Influence of Exercise on Immune System Function in Men Undergoing Prostate Cancer Treatment

Research that has an impact in clinical populations and settings is one of the many strengths of EXSS.  This week we report on the work of Dr. Erik Hanson who examines how exercise may influence immune system function in men who are undergoing prostate cancer treatment.  Many thanks to Erik for developing this week’s EXSS Impact content.

Why did you do this study?Hanson1

There are ~14 million cancer survivors in the US with another 1.7 million cases expected this year. Cancer survivor number is projected to continue rising over the next decade and comes with a price tag of 75 billion dollars in treatment costs. There is good news in that the cancer incidence rates are still high, cancer-related mortality is declining. Better treatment, earlier detection, and the inclusion of complementary therapies (i.e. exercise) have contributed to higher 5-year survival rates across many different cancers.

With the decline in cancer mortality comes a new problem. Cancer survivors have improved duration of life, but a focus on quality of life needs to take centre-stage. Unfortunately, while cancer treatments are effective at slowing tumour growth, each has many different side effects. Among the most common are fatigue, changes in body composition (loss of muscle and bone, increased fat), aerobic capacity, strength, and physical function, all of which directly impact quality of life. Recent research has begun exploring the effects of exercise in cancer survivors. Current results suggests that exercise is typically well tolerated and often reduces some of the side effects. Improvements in strength, body composition, and fitness levels are the most common, each of which then can alter fatigue, physical function, and quality of life.

At UNC, our work focuses on the immune system. The immune systems plays a critical role in preventing tumour development, progression and recurrence and is affected by cancer treatment. The immune system is also highly responsive exercise and increases the number of cells in the blood that are available to fight off pathogens and tumour cells. In healthy individuals, the normal response is an increase in cell number immediately after exercise that then drops below resting levels during recovery before returning to normal after a good night of sleep. This is known as a biphasic response. Recently, this response was characterised in breast cancer survivors, but it has not been examined in any other cancer types or treatments. Exercise has been recommended by several national governing bodies to help reduce treatment-related side effects, but the impact on the immune system remains unknown. The purpose of this study was to comprehensively examine the immune response in men undergoing prostate cancer treatment to a single bout of aerobic exercise to gain insight into the safety and efficacy of the current guidelines for cancer survivors.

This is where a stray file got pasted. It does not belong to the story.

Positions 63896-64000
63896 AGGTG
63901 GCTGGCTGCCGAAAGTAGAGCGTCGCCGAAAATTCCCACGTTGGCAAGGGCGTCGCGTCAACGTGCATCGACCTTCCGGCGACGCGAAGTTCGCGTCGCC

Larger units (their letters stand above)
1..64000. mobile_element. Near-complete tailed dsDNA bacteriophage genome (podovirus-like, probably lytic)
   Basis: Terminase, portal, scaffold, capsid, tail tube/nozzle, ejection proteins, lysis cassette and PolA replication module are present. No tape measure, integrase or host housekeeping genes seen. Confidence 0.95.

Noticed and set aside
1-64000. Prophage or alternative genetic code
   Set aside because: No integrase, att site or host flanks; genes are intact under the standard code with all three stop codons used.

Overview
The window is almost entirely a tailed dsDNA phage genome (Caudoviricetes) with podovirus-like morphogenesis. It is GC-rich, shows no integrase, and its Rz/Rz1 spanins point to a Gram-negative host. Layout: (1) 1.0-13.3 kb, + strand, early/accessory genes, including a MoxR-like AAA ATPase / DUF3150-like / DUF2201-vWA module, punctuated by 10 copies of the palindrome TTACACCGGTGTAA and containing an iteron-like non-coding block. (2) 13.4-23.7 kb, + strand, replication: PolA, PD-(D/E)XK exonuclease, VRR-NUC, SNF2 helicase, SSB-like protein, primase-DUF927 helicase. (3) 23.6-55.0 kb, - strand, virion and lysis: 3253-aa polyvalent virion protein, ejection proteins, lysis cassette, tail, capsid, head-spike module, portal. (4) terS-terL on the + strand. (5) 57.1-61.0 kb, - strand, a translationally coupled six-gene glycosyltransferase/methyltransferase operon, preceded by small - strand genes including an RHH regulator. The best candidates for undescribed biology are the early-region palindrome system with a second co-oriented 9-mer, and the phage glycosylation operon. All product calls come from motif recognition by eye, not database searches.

Natural killer cell number in response to a bout of intermittent cycling exercise in men with prostate cancer (PCa & ADT) and healthy, matched controls (CON). Times with / different letters are significantly different from each other (P < 0.01)

Natural killer cell number in response to a bout of intermittent cycling exercise in men with prostate cancer (PCa & ADT) and healthy, matched controls (CON).
Times with / different letters are significantly different from each other (P < 0.01)

What did you do and what did you find in this study?

The men in this study were prostate cancer survivors who had completed their primary treatment (PCa) or were still on a secondary treatment (ADT). These men performed a moderate bout of cycling intervals lasting ~45 mins. Immune function was assessed at rest and then after 0, 2, and 24h of recovery.

The primary outcome in this study was the natural killer cell populations, as these particular immune cells are critical to tumour suppression and respond particularly well to exercise. Following one bout of moderate exercise, the number of natural killer cells increased immediately after exercise and decreased at 2h of recovery, following the same biphasic response that was shown in healthy individuals (CON). There were no differences between the different groups at any point. Similar findings for other immune cell populations in these men indicate the response to exercise was consistent.

Hanson3How do these findings impact the public?

These results are the continued steps in ensuring that exercise is safe for cancer survivors, but this time with a specific focus on immune function. This study only used one exercise session, whereas in the future there is a need to examine the response to several bouts of training. Our research group plans to continue exploring this area and hopes to expand to include resistance training and different types of cancer patients, both during and after treatment.

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